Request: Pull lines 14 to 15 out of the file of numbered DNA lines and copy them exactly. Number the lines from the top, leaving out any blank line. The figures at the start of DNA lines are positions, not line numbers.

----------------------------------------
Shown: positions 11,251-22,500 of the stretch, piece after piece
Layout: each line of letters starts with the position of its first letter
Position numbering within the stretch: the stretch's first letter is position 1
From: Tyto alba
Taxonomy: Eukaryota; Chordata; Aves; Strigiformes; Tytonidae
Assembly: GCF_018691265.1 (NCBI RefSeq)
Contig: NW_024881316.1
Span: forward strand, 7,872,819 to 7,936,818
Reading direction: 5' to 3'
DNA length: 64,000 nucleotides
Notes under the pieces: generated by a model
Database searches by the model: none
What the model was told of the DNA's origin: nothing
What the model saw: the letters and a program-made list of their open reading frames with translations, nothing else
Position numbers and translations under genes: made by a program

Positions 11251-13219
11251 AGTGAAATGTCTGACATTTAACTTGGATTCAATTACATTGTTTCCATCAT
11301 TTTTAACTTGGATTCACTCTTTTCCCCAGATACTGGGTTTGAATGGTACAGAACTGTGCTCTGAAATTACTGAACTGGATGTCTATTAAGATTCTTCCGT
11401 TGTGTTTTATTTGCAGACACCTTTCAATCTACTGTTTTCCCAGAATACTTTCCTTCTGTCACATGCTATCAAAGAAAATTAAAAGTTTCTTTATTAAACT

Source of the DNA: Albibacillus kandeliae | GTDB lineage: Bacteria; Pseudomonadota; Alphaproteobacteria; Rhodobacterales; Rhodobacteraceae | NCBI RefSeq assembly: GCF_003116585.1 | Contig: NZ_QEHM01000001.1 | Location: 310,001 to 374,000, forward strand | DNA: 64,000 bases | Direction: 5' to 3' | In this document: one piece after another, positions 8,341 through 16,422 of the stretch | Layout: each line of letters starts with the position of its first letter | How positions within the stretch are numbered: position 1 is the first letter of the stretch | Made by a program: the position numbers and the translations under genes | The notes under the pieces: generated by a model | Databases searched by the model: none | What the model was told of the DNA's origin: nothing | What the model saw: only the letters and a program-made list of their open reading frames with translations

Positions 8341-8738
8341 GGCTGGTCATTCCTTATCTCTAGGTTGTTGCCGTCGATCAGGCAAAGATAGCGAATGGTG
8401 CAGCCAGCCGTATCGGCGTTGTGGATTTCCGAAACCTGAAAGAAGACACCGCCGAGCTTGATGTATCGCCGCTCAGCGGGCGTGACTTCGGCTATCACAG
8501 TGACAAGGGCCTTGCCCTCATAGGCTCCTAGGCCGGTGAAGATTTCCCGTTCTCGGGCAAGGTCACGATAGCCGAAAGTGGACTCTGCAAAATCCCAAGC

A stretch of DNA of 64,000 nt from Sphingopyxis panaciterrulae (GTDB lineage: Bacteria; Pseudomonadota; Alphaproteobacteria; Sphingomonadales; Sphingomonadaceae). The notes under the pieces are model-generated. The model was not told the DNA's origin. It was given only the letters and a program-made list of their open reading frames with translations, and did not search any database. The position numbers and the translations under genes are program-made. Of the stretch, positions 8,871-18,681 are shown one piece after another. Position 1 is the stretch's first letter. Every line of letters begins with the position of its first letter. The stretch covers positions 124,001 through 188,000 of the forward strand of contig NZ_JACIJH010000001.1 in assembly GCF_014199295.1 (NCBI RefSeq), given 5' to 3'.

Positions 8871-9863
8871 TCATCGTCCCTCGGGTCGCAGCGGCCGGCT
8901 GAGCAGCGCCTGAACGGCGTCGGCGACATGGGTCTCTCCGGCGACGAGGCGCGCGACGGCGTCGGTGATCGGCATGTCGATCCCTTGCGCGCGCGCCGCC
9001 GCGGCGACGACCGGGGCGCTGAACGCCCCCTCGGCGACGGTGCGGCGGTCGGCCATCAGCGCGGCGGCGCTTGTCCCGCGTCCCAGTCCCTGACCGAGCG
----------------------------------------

What the model saw: the letters and a program-made list of their open reading frames with translations, nothing else
Position numbers and translations under genes: made by a program